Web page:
4. Select your desired shapes and silhouettes

      Pay attention to shapes and lengths: your desired silhouette might be boxy or form-fitting, tight or loose, voluminous or sleek, short or long. If you’ve tried to wear skirts in the past and didn’t like the result, chances are that the silhouette it created wasn’t for you.

      If you want to create a silhouette that minimizes the look of curves, try combining a skirt that sits at the widest part of your hips with a boxy t-shirt or sweater. This will create a very relaxed and casual silhouette.

      To play with your body’s curvature, Jimmy suggests trying A-line skirts, which are “fitted at the waist and widen at the hems like a capital ‘A.’ They come in various lengths from mini to maxi [and] they can create an hourglass shape and can slim down the figure simultaneously.” Pair an A-line skirt with a slim-fitting top to amplify this hourglass effect.

      Of course, you can play around with these proportions to find a silhouette or shape that makes you happy—you can combine baggy and tight or form-fitting and oversized to find a style in between.

      Try creating a complex silhouette by adding layers on top of your base top and bottom pieces. For example, adding a blazer to your outfit will create a boxy silhouette even if you have tighter-fitting pieces underneath.

      Here’s Maxine’s recommendation: “I do also think about the body and what shapes are being created on it, and how this can be helpful to people in terms of gender and dysphoria. There are ways to emphasize or deemphasize the hips that I like exploring in terms of color blocking.”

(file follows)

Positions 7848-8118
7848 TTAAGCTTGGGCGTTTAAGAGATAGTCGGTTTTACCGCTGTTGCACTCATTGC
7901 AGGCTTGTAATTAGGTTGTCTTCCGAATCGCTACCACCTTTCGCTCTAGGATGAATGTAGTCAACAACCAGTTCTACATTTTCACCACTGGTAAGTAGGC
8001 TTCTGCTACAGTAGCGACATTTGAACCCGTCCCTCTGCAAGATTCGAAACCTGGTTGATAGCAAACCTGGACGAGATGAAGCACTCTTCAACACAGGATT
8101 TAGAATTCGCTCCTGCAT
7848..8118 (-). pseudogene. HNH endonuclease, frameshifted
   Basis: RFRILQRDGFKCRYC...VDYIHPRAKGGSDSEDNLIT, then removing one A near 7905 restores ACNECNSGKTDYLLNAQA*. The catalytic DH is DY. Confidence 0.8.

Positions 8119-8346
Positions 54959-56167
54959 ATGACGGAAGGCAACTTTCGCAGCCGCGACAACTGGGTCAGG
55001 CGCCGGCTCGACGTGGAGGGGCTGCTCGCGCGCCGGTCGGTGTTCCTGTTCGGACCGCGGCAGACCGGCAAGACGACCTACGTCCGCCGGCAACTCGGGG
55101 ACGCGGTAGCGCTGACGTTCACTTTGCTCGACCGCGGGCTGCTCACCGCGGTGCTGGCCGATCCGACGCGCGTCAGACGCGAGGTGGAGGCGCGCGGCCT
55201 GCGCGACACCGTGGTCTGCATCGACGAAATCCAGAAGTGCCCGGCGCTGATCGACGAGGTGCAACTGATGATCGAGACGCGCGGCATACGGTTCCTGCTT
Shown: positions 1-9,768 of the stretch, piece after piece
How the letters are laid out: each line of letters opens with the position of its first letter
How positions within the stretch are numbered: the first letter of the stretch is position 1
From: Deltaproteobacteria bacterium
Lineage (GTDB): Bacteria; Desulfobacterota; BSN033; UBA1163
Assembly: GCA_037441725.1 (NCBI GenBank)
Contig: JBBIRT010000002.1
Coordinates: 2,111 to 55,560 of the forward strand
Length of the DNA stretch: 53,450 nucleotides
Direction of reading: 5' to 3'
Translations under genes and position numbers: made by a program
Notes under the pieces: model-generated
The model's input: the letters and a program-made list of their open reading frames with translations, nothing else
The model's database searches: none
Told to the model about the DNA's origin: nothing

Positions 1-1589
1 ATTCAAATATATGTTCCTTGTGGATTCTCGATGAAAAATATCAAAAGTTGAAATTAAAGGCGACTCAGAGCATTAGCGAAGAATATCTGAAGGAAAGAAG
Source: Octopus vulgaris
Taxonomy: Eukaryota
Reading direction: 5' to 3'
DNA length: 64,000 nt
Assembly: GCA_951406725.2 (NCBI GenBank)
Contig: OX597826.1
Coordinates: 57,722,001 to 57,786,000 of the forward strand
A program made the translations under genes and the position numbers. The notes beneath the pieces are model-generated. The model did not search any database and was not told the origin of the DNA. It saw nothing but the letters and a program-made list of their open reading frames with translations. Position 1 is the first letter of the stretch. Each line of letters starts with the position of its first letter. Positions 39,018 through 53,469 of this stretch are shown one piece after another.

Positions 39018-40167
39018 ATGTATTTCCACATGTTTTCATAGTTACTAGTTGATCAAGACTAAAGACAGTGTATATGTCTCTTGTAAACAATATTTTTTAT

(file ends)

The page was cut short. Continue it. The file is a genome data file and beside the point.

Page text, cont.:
5. Build layers around your piece

      To really make the look reflect your personality and gender identity, styling a skirt doesn’t end with clothing. Refine the aesthetic of your outfit with accessories like belts, chains, bags, rings, and sneakers. For example, you might add chunky jewelry like signet rings and stainless-steel chains to finish your look.

      Feel like your outfit is missing something? Add a pair of colourful or dangly earrings for more personality or keep it simple with silver or gold studs. Or pick a bag with a contrasting colour. Small additions can make a big difference!

      Even layering items like button-downs, t-shirts, or pants underneath will add personality to your look. For example, try adding solid tights or fishnets underneath your skirt.

      One of my personal favourite ways to easily incorporate an accessory into my outfit is by adding chunky chains to a basic look. I often lean on a simple all-black jeans and sweater when I can’t figure out what to wear, so adding this metallic pop creates more visual detail to an outfit.

      The key to feeling the most comfortable in a skirt is to choose accessories that make you feel like you.

      These tips are meant as a guide, but in the end it’s your personal style and comfort that will determine how you style a skirt. A final word of advice: don’t be afraid to experiment. It might take a while to find the right skirt for you, especially if they’re outside of your comfort zone.

      How will you try styling a skirt? If you try any of these tips, tag us in your looks at @offbinary on Instagram.


      Sarah Toulalan and Kate Fisher, The Routledge History of Sex and the Body: 1500 to the Present, Routledge, 2013, p. 195.

      Sonja Pinto (they/she) is a writer and founder of BlockPrint Writing living and working on unceded xʷməθkʷəy̓əm (Musqueam), Sḵwx̱wú7mesh (Squamish), and səlilwətaɬ (Tsleil-Waututh) territories also known as Vancouver, Canada.